Hillary Clinton visits 'Ellen,' wins DeGeneres' vote of approval
(AP) -- Hillary Rodham Clinton paid a visit to "The Ellen DeGeneres Show" on Tuesday, receiving the host's blessing as a presidential hopeful while touching on issues including equal rights and email and delivering a number of clever lines.
Clinton's appearance on the syndicated talk show, which will air on Thursday, was taped on an open-air stage built for DeGeneres at Rockefeller Center, where hundreds of fans gathered.
Another guest was pop singer Pink, but the star attraction was Clinton, and once she and her host were settled in their paired white wingchairs, DeGeneres wasted no time asking about the controversy arising from Clinton using a personal email account on a private server while she was U.S. secretary of state.
Clinton, though maintaining she didn't violate any Department of State regulations, declared, "I made a mistake, and I'm sorry for all the confusion that has ensued."
DeGeneres cited one email she said emerged from the tens of thousands being investigated: Clinton had inquired what time "The Good Wife" comes on.
That inspired DeGeneres to ask if Clinton is a fan of "Scandal," the steamy ABC melodrama set in the White House.
"I TiVo everything," Clinton replied. "So I'm behind on everything."
Clinton, a Democrat, received a rapturous reception by DeGeneres, who hailed her as a prospective chief executive by saying, "You are the smartest and most qualified person for this job."
"Don't vote for me because I'm a woman," Clinton told the audience, "but I think if you vote for someone on their merits, one of my merits is I'm a woman."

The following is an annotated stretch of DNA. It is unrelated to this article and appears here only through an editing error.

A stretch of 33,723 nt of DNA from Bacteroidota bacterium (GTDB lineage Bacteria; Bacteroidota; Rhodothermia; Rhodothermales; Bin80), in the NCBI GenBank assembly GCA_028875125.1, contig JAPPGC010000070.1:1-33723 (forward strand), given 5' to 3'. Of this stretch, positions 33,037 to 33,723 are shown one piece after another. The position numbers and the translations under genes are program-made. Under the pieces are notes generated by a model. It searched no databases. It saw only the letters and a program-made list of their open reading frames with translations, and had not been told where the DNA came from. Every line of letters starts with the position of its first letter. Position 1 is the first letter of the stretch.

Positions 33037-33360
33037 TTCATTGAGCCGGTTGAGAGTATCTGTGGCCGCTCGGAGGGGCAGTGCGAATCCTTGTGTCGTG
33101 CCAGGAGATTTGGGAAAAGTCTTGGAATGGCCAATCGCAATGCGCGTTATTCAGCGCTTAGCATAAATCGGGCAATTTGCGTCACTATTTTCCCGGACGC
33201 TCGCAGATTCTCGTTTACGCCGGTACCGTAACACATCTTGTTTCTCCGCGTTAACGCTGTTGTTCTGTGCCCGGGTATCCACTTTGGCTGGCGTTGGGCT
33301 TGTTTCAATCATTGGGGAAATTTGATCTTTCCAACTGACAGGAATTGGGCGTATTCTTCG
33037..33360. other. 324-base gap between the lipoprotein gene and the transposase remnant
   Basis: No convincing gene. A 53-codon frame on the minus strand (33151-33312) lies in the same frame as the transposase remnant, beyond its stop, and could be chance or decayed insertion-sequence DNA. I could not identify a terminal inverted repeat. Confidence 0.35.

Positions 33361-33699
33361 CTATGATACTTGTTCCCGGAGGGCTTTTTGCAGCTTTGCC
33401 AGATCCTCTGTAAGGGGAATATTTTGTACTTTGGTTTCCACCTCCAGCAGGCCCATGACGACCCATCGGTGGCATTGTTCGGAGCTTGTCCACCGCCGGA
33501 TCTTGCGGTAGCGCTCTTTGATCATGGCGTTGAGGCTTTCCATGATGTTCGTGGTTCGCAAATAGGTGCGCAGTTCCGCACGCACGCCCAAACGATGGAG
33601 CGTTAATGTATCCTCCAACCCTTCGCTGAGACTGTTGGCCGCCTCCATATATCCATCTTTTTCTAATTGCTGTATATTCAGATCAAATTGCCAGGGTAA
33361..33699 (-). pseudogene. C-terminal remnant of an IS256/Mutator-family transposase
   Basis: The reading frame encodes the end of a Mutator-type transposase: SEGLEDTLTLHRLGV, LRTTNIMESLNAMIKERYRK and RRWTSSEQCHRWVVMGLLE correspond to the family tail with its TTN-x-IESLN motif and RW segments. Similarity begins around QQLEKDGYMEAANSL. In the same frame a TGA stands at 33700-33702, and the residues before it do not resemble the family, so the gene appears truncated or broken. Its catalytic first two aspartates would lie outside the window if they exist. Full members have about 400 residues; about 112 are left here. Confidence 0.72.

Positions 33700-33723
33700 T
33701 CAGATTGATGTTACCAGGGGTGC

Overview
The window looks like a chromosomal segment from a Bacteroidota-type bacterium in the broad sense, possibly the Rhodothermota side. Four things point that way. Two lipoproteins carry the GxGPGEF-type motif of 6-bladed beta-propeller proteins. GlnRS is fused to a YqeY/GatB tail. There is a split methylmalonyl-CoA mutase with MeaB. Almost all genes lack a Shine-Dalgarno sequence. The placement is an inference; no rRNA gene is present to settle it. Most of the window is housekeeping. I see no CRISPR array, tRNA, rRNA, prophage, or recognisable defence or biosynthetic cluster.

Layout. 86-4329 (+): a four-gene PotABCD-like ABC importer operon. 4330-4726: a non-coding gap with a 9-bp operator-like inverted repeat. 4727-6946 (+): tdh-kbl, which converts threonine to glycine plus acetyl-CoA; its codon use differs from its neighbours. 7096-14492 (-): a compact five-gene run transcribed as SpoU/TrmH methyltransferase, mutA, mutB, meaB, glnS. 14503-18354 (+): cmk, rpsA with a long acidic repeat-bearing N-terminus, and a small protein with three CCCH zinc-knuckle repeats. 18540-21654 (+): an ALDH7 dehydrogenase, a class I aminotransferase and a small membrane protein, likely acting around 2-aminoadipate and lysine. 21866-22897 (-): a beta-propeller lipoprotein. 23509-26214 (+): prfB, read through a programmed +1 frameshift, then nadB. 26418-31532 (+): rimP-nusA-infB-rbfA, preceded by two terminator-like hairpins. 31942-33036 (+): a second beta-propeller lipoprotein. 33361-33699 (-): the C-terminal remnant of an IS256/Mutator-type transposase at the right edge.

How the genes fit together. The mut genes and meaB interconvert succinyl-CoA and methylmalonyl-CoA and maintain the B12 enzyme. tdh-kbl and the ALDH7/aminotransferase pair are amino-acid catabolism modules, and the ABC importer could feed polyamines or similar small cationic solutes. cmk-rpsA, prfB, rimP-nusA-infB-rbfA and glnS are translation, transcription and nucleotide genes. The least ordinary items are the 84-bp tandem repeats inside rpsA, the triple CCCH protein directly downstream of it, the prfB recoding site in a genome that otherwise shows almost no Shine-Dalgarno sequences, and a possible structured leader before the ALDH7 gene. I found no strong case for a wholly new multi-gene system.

She promised, as president, to fight for equal rights and recalled an instance of gender discrimination from her past, soon after she and Bill Clinton wed in 1975.
She said she applied for a credit card but was told she couldn't have one of her own: "I would have to use my husband's," she said. "And I was making more money than he was!"
DeGeneres noted that, were Clinton elected to the White House, she would be among the oldest presidents to take office.
Clinton, who's 67, had a swift comeback: "The way I look at it, I would be the youngest WOMAN elected president."
Then, turning serious, she added, "I'm so oriented about the future, I feel revved up and as ready as I did 20 years ago."
An unannounced guest on the show was 5-year-old presidential expert Macey Hensley, who was quizzed by DeGeneres on past presidents. When asked about James Buchanan's first lady, she said, "He didn't have a first lady because he never married."
Macey asked Clinton what her preferred term for her husband would be if she were president.
"First mate," Clinton proposed.
EDITOR'S NOTE -- Frazier Moore is a national television columnist for The Associated Press. He can be reached at firstname.lastname@example.org and at http://www.twitter.com/tvfrazier. Past stories are available at http://bigstory.ap.org/content/frazier-moore